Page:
A full format will delete all data on a disk, scan the disk for bad sectors, and then install the operating system. The Quick format will delete data, install the operating system, but not scan the disk for bad sectors.
Disk formatting is the process of preparing a data storage device such as a hard disk drive, solid-state drive, floppy disk or USB flash drive for initial use. In some cases, the formatting operation may also create one or more new file systems. The first part of the formatting process that performs basic medium preparation is often referred to as "low-level formatting". Partitioning is the common term for the second part of the process, dividing the device into several sub-devices and, in some cases, writing information to the device allowing an operating system to be booted from it. The third part of the process, usually termed "high-level formatting" most often refers to the process of generating a new file system. In some operating systems all or parts of these three processes can be combined or repeated at different levels and the term "format" is understood to mean an operation in which a new disk medium is fully prepared to store files. Some formatting utilities allow distinguishing between a quick format, which does not erase all existing data and a long option that does erase all existing data.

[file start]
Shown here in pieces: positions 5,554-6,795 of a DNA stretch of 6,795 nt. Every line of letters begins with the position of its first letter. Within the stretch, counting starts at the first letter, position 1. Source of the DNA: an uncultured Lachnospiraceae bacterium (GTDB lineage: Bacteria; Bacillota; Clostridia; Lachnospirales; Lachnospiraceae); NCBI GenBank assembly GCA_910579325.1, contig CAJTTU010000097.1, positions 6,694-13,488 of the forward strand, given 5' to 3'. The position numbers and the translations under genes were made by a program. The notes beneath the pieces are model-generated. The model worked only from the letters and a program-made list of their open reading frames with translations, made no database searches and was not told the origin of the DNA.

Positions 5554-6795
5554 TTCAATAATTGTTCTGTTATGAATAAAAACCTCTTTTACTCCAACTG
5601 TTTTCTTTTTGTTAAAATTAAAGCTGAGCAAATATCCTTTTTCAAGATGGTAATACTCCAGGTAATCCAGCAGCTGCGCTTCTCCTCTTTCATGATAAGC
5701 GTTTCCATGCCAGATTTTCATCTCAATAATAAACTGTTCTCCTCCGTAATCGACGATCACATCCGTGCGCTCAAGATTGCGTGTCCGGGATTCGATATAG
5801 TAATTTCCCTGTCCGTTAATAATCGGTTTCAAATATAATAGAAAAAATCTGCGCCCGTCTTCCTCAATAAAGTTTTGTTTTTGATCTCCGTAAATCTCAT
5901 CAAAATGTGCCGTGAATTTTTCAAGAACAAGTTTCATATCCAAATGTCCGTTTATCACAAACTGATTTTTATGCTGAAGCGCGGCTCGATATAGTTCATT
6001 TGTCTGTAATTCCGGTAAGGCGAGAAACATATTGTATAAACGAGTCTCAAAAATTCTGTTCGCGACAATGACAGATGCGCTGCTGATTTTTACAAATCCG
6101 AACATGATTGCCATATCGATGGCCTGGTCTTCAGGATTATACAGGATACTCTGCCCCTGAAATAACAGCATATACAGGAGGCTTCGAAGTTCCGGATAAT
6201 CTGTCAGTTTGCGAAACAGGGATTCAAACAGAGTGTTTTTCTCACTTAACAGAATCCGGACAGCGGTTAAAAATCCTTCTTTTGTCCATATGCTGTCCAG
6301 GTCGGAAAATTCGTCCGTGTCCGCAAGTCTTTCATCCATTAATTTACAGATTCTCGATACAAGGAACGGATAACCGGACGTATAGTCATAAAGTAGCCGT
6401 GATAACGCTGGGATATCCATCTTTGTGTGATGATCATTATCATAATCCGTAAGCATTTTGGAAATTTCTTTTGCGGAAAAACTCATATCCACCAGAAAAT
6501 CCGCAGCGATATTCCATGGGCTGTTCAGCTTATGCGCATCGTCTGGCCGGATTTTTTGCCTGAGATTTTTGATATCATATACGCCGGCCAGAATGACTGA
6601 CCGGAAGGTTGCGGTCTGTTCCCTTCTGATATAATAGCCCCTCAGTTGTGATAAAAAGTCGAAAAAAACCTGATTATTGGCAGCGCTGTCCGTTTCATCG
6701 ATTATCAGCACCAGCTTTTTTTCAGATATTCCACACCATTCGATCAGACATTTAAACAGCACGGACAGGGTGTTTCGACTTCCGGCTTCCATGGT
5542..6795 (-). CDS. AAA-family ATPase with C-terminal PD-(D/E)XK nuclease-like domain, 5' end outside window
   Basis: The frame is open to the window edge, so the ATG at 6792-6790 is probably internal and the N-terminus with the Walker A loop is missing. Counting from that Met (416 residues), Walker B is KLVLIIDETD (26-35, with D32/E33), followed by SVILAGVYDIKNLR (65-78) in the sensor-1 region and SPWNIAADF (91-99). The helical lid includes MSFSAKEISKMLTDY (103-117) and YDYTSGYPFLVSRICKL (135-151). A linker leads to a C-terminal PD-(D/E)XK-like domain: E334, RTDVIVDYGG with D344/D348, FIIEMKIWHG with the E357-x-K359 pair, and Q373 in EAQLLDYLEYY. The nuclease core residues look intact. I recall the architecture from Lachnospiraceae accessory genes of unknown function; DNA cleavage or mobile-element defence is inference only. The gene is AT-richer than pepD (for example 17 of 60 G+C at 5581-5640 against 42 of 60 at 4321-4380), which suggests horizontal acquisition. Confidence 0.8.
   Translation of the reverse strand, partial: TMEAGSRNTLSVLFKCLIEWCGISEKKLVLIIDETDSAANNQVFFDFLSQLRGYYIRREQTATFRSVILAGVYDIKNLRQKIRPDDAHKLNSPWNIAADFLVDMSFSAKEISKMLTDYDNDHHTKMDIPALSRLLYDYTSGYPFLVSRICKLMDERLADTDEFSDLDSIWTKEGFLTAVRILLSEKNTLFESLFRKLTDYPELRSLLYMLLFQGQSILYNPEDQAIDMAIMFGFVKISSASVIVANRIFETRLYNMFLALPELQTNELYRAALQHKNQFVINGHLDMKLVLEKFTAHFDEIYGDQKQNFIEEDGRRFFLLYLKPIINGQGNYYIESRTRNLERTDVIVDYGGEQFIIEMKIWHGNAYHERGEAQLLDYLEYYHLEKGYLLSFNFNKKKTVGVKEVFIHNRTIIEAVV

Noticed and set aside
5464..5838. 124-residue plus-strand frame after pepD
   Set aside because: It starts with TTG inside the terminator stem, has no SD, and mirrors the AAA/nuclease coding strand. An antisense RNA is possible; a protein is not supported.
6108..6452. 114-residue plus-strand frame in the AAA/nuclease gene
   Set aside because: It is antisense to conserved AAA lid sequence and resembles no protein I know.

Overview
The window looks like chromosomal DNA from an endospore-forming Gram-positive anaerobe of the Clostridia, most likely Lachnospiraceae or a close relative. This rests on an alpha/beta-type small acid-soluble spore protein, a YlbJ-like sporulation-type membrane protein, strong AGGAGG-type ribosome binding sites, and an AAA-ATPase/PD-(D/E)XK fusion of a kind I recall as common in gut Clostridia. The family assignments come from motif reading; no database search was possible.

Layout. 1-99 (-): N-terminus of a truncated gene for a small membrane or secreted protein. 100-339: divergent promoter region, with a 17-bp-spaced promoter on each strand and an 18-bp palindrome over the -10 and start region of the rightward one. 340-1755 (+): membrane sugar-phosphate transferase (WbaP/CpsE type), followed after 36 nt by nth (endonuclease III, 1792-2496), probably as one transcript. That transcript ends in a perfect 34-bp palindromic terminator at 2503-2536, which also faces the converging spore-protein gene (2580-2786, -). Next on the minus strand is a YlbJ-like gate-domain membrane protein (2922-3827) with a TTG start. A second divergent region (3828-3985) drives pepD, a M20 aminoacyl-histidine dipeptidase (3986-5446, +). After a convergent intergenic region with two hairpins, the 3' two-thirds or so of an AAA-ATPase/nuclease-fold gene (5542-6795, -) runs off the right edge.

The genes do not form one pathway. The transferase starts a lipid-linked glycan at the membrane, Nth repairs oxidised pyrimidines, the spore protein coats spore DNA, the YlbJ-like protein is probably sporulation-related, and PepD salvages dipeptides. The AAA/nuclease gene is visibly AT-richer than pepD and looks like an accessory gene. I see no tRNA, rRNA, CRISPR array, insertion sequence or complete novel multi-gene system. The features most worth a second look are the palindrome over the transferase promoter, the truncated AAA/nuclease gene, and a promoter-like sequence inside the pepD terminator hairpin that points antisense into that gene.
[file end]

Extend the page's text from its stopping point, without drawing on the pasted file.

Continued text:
As a general rule, formatting a disk by default leaves most if not all existing data on the disk medium; some or most of which might be recoverable with privileged or special tools. Special tools can remove user data by a single overwrite of all files and free space.